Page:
Thakkar filmed every set when he was preparing for late night. “I wanted to get comfortable with [being on camera],” he said. “All comics think we’re cursed the second we turn on a camera before our set, and just like anything else, that goes away a little if you record them all. Your odds of getting a tape go way up, rather than backing yourself into a corner of, ‘Oh shit, I need to get this tape on this show or I’m fucked!'”
6. For festival submissions, your tape should be of your full performance.
“Don’t send excerpts from a longer tape,” Diez suggests. “When you do that, the booker can’t see how you start and finish a set, and it gives the impression that you are not good at starting and ending your set strongly, so instead you cut out what you considered to be the best chunk from the middle. “
Singer agrees. “I personally prefer sets that are unedited,” he says. “I want to see on that tape what I would see at a live audition: the full set top to bottom. I don’t want to see a ‘best of’ highlights reel. Anyone can piece that together and make themselves appear as if they’re killing the whole time. We want to see a real representation of your set. Editing hides consistency, audience reaction, room energy, and other factors that allow us to assess your performance.”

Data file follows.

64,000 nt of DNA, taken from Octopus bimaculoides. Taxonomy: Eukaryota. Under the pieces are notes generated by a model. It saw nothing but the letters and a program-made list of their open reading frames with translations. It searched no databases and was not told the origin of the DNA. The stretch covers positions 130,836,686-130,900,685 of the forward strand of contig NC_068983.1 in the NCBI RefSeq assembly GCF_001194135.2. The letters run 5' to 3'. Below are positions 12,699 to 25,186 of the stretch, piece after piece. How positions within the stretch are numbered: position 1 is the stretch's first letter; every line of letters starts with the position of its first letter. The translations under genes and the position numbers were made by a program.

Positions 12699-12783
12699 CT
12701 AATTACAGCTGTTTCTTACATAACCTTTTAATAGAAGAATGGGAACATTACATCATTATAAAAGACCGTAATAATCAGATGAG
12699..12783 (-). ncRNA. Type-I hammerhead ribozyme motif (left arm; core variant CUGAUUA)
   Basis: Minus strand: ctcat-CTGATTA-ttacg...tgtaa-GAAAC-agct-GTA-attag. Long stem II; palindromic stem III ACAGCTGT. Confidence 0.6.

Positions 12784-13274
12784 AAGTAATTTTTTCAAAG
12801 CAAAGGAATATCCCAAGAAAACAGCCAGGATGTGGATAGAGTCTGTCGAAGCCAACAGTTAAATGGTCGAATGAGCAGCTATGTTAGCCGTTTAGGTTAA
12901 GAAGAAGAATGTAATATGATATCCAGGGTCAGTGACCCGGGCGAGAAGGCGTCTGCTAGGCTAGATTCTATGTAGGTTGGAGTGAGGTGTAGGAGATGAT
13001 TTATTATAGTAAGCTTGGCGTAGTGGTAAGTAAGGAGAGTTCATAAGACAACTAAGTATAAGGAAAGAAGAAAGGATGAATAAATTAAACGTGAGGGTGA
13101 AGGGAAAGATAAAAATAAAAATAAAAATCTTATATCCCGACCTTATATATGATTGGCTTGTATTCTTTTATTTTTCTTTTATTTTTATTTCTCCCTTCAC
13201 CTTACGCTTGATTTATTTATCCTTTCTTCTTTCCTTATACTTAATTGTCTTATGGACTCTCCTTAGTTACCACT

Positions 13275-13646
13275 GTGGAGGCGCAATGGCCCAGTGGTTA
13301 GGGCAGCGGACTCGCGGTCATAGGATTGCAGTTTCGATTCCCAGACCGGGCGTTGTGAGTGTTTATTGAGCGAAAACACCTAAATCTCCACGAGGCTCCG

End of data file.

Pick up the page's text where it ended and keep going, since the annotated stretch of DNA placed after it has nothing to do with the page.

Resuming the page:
As for the host introduction, Singer says to leave it in. “I actually like seeing the intro and walk-on because the entrance is part of the package. However, if the host launches into a one minute diatribe before bringing up the comic, edit that down. We want to see the comic’s performance, not the host’s.”
7. Follow the directions if there are submission guidelines.
“You should be aware of what the requirements are for what you’re submitting to,” Diez implores. “Do you need to do clean material? Did they specify the length of the tape they want? Is the show about a particular topic? Follow instructions! You’d be surprised to know how often not following instructions loses you an opportunity.”
8. Make sure your tape is online and accessible with a viewable link.